wasabi at larvalstage.net
Tue Apr 4 16:16:28 BST 2006
Cool. Thanks for the reply. This is exactly the argument I wanted to
zone in on.
Let me first lay out some guiding opinion on Ubuntu and the FOSS world
as I see it, because it will explain why I disagree with you. First and
foremost, what is our goal? I suspect mine might be different from some
people, or at least thought out differently. Mine is to see Ubuntu
succeed on the desktop and bring the benefits of free software to
people. That is, at offices, and at peoples homes. I don't think
supporting non-Free software is morally bad. In fact, I think it's a
great way to piggy back free software in on. I think VMware is a great
program. I don't mind the gstreamer-mp3 thing, for those who want it. I
think that giving somebody a free platform, and then allowing other
people to write their own software for it, whether proprietary or closed
is "morally right." It's our job to promote free software, not mandate
it. Additionally, I think the more software we have, free other
otherwise, the more people will use Ubuntu, and the more exposure they
will have to free software, and the tools to write it. Perhaps they'll
become developers and start duplicating the closed tools they're tired
Simple, the more people distributing useful software for Ubuntu, the
Now on to your argument. You prefer to keep a centrally managed list of
preferred packages controlled by Ubuntu. I assume then that you
understand that for software to be properly distributed for Ubuntu it
must undergo a vetting process by some representative of Ubuntu. It must
be approved and then added to our list of approved software. Somebody
must maintain this list and add updates to each program to it.
I suspect this approach originates because there are a few well known
pieces of software which people desire, but which is undistributed by
Ubuntu as it stands. This recognized set of software is small and
My proposal goes beyond that. I desire to create a more friendly
software ecosystem, where by a third party doesn't have to "run the
gauntlet" to have their software distributed by Ubuntu. I want to
welcome new software, that us on this mailing list may not even be aware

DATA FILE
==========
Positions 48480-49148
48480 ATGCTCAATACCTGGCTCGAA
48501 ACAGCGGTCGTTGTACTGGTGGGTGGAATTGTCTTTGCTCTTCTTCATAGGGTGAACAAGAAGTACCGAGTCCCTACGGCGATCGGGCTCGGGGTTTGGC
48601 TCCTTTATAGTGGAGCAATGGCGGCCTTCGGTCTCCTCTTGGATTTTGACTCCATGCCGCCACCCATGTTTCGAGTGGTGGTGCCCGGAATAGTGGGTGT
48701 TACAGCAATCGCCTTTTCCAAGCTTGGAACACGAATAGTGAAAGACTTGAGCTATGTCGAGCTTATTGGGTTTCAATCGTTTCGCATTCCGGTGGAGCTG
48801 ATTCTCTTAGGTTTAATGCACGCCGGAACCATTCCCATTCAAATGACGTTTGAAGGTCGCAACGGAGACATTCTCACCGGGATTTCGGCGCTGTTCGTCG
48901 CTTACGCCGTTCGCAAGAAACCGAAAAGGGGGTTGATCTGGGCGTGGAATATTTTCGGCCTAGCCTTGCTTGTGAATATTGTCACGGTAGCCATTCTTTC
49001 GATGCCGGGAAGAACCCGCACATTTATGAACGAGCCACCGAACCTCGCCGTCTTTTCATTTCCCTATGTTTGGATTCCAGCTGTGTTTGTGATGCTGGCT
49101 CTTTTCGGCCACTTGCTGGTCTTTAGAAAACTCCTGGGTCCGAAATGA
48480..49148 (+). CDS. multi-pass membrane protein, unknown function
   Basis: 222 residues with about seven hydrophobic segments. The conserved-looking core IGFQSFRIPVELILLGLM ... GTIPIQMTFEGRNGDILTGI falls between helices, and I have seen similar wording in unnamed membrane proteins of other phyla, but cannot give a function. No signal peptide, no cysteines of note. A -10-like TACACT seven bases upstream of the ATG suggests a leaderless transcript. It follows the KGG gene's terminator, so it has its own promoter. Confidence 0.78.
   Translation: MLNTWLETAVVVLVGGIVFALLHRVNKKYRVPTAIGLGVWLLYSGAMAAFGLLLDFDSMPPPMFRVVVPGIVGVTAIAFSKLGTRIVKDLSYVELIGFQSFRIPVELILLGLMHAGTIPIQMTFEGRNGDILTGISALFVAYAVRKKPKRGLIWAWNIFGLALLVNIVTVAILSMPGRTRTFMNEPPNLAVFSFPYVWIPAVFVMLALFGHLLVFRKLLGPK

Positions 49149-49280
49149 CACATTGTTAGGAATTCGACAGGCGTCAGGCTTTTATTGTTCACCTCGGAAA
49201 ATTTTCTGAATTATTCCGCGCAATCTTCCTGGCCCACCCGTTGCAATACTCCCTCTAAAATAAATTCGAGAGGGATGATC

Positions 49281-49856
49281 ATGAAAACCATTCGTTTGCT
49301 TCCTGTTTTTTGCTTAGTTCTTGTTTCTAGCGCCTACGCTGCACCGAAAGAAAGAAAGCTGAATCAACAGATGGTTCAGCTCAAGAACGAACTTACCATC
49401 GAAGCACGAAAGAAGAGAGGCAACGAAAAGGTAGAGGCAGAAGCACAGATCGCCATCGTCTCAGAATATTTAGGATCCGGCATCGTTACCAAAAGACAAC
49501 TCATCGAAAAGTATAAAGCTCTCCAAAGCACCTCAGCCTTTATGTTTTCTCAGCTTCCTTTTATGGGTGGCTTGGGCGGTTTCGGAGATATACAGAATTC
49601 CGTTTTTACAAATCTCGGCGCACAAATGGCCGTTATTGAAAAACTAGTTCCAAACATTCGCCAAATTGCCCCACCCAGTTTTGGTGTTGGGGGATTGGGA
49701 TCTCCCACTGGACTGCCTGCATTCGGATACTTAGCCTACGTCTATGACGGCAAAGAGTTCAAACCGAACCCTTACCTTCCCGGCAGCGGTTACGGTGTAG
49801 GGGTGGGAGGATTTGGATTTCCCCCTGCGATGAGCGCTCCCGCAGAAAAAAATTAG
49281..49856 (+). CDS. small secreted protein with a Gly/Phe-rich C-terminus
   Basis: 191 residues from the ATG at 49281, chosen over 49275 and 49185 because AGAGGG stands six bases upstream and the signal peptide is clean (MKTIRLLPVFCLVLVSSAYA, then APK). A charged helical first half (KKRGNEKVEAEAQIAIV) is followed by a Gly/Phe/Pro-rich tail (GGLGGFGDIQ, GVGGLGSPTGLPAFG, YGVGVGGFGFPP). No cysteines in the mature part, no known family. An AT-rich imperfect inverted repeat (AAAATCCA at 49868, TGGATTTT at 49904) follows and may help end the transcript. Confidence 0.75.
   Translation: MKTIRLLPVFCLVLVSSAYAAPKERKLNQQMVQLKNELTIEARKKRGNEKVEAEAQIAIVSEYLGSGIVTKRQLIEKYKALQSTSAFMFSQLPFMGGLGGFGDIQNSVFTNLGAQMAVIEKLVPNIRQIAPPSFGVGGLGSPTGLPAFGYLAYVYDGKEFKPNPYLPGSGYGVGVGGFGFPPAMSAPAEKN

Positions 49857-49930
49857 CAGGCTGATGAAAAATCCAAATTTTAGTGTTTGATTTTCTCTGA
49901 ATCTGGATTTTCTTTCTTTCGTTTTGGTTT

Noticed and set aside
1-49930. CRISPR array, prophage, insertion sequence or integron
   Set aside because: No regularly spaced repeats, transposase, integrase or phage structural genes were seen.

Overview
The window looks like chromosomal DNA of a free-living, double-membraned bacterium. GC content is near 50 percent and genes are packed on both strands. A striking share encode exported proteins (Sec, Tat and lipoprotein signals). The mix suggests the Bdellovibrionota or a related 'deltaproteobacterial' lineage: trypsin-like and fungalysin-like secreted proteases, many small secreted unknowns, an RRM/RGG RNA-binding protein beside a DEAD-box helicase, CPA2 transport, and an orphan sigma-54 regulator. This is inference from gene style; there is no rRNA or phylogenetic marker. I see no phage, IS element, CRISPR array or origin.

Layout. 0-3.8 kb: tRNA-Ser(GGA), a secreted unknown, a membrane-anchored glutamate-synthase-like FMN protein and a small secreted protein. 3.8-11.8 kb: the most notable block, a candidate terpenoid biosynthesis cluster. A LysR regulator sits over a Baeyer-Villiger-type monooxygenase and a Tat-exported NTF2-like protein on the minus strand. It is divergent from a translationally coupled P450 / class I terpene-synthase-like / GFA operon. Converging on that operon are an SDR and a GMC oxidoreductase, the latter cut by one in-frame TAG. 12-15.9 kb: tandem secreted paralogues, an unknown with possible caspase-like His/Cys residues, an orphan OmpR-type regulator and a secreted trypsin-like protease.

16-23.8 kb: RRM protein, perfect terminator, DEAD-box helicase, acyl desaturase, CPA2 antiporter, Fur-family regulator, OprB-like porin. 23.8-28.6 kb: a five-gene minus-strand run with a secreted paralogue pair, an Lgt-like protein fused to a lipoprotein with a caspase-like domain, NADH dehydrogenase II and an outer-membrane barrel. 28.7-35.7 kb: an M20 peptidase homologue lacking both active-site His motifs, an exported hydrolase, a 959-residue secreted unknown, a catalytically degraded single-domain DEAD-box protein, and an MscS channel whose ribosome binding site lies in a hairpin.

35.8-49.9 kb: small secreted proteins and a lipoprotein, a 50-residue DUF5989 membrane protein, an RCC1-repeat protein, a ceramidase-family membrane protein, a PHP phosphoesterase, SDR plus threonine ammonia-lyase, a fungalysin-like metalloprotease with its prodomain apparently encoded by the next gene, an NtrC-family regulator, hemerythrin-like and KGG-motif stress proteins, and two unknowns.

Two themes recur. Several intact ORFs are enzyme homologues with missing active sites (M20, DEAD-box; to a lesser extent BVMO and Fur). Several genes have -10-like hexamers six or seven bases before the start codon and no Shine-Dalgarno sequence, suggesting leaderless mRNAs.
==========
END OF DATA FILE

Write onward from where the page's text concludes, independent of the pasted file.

of, with open arms. I want to provide the tools to these innovators,
whomever they may be, to have users easily install software onto their
systems, with the proper warnings and security explanations, and all the
safeguards possible: BEFORE THEY DO IT THEMSELVES!
That last point is important. There are companies out there Right Now
which are distributing software for Ubuntu which Ubuntu has no control
over, which threaten Ubuntu users. VMware is one. They distribute their
installer as a custom shell script. It compiles kernel modules and
places them in /lib/modules. It runs processes as root and installs
initscripts. And it doesn't use dpkg. A user of VMware has to use a
separate tool-set to manage his VMware installation. He can't use
familiar tools, like synaptic, to see it installed. He can't track
updates for it from update-notifier. And we can't do anything about it.
Repeat the same situation with Sun's Java and all the other commercial
Linux programs nobody pays attention to. Each one has it's own install
Additionally, these vendors are not going to stop distributing their
proprietary installers just because Ubuntu has a separate way to do it
built in. A user is going to go to www.vmware.com to buy VMware. They're
going to download what VMware offers and run it as VMware tells them to.
They aren't going to check Ubuntu first to see if the software already
exists in our approved list.
I would much rather see us push and promote a proper method for these
parties to install software on our system. Something which is easy for
them to set up, and which is based on a community understanding.
I want ISVs to say "We support Ubuntu. Click here to install our
On Mon, 2006-04-03 at 12:33 -0700, Matt Zimmerman wrote:
> On Sun, Apr 02, 2006 at 08:03:10PM -0500, Jerry Haltom wrote:
> > https://launchpad.net/distros/ubuntu/+spec/apt-third-party
> > I have drafted a specification for ThirdPartyApt support. Trying to
> > generate conversation and interest, and perhaps some contributors.
> This sounds somewhat different from the existing third-party-packages spec,
> so it probably deserves a more distinct name.
> > Third parties should be able to distribute programs for installation on
> > Ubuntu or other Apt based distros (especially Ubuntu). They should be
> > provided tools to make installation, integration and maintenance of
> > their programs easy. We have existing infrastructure to provide to them,
> > but need to do so in a consistent way while providing an easy to use
> > interface.
> My preferred design for this type of feature is the sort which directs users
> from websites to existing packaged software in official, authenticated
> Ubuntu repositories, rather than encouraging retrieval of software directly
> from the third party. This is how third-party-packages works.
> - mdz
More information about the ubuntu-devel